Welcome to the 2019 Australian Riichi Mahjong Open

We would love to invite you to the inaugural Australian Riichi Mahjong Open, which will be held in Melbourne, Australia, over the weekend of December 7th and 8th 2019. This will be the first qualifying competition in Oceania for the 2020 World Riichi Championship in Vienna, Austria, and the winner of ARMO will receive an invitation to attend this prestigious event. The Australian Riichi Mahjong Open is brought to you by the following organisations:


The Melbourne Mahjong Meetup Group is dedicated to those who are in Melbourne and would like to play the ancient game of mahjong and meet other players. If you are interested in playing some Cantonese/Japanese Mahjong on a regular basis, then this group is for you :)


The World Riichi Championship is an event run every three years in locations across the globe, bringing amateur and professional players to battle it out over the mahjong tiles for the title of World Riichi Champion.


The Australian Riichi Mahjong Association is Australia's national representative organisation for riichi mahjong. Based in Sydney, their goals are to promote the sport of riichi mahjong in Australia, create networks between players, and to represent Australia on the world stage.


Energetic, cosmopolitan, artsy, and sportsy: from Melbourne's exciting 24 hour CBD, to its exquisite suburban hubs, to its historical country towns, style and culture radiate in such abundance that it's not surprising the city is often voted the world's most livable. The inaugural Australian Riichi Mahjong Open will be held in Melbourne in 2019, at the Kensington Town Hall.

Built at the turn of the 20th century (1901), the Kensington Town Hall is a beautiful neoclassical building in Kensington, an inner suburb 4km north-west of the Melbourne CBD known for its village feel. Over its 118 years the Hall has hosted dances, war functions, boxing tournaments, political gatherings, a health centre, and in 2019 it will host the inaugural Australian Riichi Mahjong Open in its Supper Room.


For directions via public transport you can use Google Maps, which will provide you with accurate directions to the venue. You will need a Myki card to use Melbourne's public transport, or if you have an Android phone with wireless payment capability, you can add a Myki card to Google Pay instead.

By Train

From the Melbourne CBD, you can take the Craigieburn train from Flinders Street or Melbourne Central stations, then alight at Newmarket Station, then walk 280m to the venue.

By Tram

From the Melbourne CBD, you can catch the 57 tram (City to West Maribyrnong) from the corner of Elizabeth and La Trobe Streets, then alight at stop 26 Newmarket Plaza/Racecourse Road, then walk 190m to the venue.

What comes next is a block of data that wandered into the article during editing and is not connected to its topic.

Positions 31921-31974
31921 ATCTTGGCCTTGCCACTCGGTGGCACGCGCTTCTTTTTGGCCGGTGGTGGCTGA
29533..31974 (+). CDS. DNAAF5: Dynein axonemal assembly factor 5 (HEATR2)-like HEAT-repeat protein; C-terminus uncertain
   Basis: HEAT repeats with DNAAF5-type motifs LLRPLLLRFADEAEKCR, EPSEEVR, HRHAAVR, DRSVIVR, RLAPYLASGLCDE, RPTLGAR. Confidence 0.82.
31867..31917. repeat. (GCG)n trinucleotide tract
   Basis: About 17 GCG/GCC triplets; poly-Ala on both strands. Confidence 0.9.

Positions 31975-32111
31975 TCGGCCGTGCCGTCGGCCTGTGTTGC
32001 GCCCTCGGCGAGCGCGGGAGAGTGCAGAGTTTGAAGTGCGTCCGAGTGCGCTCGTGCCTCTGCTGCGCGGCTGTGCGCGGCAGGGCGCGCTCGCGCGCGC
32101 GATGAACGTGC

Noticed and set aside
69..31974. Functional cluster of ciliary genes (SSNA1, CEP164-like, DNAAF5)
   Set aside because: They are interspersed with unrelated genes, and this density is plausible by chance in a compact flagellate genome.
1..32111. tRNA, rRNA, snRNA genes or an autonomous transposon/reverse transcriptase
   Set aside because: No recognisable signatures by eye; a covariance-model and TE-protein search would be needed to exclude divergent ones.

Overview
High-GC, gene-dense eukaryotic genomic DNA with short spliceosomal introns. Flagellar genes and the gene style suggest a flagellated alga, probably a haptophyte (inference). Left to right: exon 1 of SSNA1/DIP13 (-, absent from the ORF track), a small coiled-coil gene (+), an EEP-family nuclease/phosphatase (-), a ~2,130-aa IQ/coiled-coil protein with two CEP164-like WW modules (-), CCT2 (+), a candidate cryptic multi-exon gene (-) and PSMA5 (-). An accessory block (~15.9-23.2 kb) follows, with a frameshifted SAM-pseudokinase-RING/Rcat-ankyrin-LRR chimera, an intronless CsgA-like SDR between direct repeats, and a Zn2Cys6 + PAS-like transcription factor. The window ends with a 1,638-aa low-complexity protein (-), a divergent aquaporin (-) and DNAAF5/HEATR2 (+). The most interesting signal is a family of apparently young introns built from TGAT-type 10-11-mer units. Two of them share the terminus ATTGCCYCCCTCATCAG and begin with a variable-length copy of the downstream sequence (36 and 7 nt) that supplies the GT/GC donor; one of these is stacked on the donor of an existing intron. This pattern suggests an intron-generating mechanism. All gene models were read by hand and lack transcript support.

There is parking on Bellair Street just outside the venue.



Tournament Format

All players will play six hanchan as part of the qualification round. The top four players at the end of the qualification round will proceed to the final round, consisting of two hanchan, to determine the winner of the tournament.

Each hanchan will be limited to 80 minutes of play. After 80 minutes, players must finish the current hand, record their scores, and report to the tournament organisers.

WRC Rules 2017 Edition

ARMO19 will utilise the World Riichi Championship ruleset - the first international ruleset to be certified for competition play by authorities in Japan, Europe and the Americas. Since its introduction at the first World Riichi Championship in 2014, the World Riichi Championship ruleset has been updated and improved year over year to be a definitive guide to riichi mahjong play. You can download a copy of the rules here ⇨

For a brief summary of the key differences between WRC rules and Tenhou rules, click here.

Standards of Conduct

All players are required to adhere the WRC Standards of Conduct at all times throughout the event. Failure to abide by these standards of conduct may be subject to penalty (including disqualification without refund and immediate expulsion from the venue) at the sole discretion of the tournament organisers. We are committed to building a safe and welcoming environment for all, and we operate a zero tolerance policy towards abuse, intimidation, or harassment of players or staff.

All players are also strongly encouraged to follow these gameplay guidelines during play. These guidelines have been devised to ensure that games proceed smoothly, and to protect the integrity of the game by preventing opportunities for cheating or collusion.


Winner: DINH, Kevin

Final table

Rank Name State Score
1 DINH, Kevin SA 50.4
2 GENDRON, Mathis NSW 7.1
3 KONDO, Tomoki NSW -13.8
4 HOANG, Nam Viet VIC -43.7


Rank Name State Score
1 GENDRON, Mathis NSW 119.1
2 HOANG, Nam Viet VIC 106.3
3 DINH, Kevin SA 91.3
4 KONDO, Tomoki NSW 65.9
5 SURIAWATI, Johnson VIC 64.7
6 HIGASHI, Makoto VIC 59.4
7 CHUANG, Ian NSW 45.6
8 RANTAI, Joshua QLD 44.9
9 MONTENOT, David VIC 40.7
10 CHEE, Aaron VIC 38.2
11 LI, Ruoyu NSW 37.8
12 STEPHENSON, Alec VIC 22.5
13 TO, Anthony NSW 19.5
14 CHEN, Vincent VIC 15.4
15 YAU, Trevor NSW 8.4
16 MORGAN, Ryan VIC -3.2
17 HE, Jaymond VIC -7.3
18 LIN, Kevin NSW -8.6
19 LI, Dawei VIC -38.2
20 VETTIER, Dean NSW -39.9
21 GUO, Phillip VIC -52.8
22 JI, Guangyang VIC -80.4
23 PULSFORD, Matthew VIC -82.9
24 MANOJLOVIC, Pero NSW -86.9
25 CUI, Kevin NSW -90.9
26 YIP, Yvonne VIC -96.2
27 CHOEUNG, Sam VIC -105.3
28 FERWERDA, Charlie SA -134.1